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Addition to the Interpretation of Old Mills (part 3)

Interior of the Old Watertown Mill, torn down in 1898.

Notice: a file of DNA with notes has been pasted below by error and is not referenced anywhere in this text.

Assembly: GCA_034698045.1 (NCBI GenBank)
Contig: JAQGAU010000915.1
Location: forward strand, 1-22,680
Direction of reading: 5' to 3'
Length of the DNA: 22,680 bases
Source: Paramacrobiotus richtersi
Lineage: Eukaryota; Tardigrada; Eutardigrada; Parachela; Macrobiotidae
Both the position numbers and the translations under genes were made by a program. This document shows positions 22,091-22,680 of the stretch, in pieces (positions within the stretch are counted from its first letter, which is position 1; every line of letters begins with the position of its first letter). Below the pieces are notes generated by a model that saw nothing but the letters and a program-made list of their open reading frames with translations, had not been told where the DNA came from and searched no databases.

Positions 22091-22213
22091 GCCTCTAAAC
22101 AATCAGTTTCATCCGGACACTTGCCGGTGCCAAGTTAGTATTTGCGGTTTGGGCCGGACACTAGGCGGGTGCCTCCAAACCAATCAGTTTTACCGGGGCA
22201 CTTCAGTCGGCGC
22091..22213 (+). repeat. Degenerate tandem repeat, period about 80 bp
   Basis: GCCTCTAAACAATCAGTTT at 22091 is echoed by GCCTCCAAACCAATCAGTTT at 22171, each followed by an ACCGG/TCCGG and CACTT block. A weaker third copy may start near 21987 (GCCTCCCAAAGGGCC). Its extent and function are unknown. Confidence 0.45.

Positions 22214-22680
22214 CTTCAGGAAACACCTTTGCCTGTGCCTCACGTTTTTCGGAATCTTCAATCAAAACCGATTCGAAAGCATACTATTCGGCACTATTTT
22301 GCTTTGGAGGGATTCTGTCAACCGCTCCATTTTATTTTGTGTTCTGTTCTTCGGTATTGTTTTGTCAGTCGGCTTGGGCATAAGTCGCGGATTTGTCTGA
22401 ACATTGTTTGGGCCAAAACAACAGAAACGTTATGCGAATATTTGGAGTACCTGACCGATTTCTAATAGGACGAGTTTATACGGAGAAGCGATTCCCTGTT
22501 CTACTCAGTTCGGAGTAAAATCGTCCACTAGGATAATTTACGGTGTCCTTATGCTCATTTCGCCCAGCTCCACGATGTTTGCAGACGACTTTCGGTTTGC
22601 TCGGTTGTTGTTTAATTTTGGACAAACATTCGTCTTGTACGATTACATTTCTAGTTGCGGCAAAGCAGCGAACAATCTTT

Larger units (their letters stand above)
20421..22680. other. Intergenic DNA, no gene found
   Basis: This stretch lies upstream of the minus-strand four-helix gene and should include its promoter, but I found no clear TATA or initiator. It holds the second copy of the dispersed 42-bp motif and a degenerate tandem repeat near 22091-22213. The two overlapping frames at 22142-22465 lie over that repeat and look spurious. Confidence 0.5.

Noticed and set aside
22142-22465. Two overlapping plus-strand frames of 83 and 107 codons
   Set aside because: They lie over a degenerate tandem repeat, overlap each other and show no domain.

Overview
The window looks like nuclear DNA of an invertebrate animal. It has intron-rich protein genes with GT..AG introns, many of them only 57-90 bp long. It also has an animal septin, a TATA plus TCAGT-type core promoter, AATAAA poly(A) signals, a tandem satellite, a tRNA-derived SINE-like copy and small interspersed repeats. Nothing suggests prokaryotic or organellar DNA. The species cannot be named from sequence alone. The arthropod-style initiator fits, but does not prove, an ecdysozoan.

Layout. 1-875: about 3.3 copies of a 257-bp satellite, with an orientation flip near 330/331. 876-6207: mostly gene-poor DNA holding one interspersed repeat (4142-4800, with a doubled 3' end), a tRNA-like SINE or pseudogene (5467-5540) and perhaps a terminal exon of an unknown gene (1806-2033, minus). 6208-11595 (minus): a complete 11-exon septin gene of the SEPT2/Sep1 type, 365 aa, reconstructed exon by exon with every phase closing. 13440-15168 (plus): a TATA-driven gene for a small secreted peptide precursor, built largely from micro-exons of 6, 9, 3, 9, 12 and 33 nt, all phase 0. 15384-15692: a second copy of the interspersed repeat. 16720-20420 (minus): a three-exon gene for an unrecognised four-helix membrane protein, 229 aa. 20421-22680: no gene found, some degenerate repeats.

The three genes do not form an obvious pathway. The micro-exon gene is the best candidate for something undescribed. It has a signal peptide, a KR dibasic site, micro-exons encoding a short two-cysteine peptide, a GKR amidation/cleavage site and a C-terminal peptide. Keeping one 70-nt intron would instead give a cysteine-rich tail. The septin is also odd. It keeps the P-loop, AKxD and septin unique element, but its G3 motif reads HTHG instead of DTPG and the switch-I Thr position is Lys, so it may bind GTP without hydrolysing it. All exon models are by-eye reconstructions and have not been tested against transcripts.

One of the biggest debates about doing living history demonstrations is the problem or lack of real "interpretive trash." Interpretive trash is the worthless waste matter that would accumulate in an actual operating mill such as: layers of dust; cobwebs; dirt; filth; rodent and cat excrement; grease; flour and grain refuse; dirty grain sacks; etc. Today's modern mills in an historical mills in a park setting would be free of rubbish and trash for visual quality, health standards, visitor and employee health guidelines. There would also be no modern safety percussions such as lighting, handrails, belt guards, devices for modern health regulations such as bin covers, sneeze guards, visitor fences or railings, etc. Floor boards cracks would be full of grain and other refuse. Some mills would have batten strips attached to the underside of the floor board cracks to prevent material from falling through but the accumulation would not be regularly cleaned out. Millstone cover would not be regularly removed and cleaned out around the millstones after each days grinding or between each batch ground. Cobwebs and other extraneous filth would be hanging on the ceiling above the millstones and could at anytime fall into the grain and contaminate it. At the end of the days work the mill would be left as they was when it was stopped, squirrels and other rodents could eat of the grain in the hopper or spilled on the floor. Road and boot mud would be left where it was deposited upon the floors. It was a work environment producing a commercial product and they were more concerned with the cleanliness final product that was packaged in containers that would be shipped out of the mill and not by the physical condition of the facility or the mill where it was manufactured.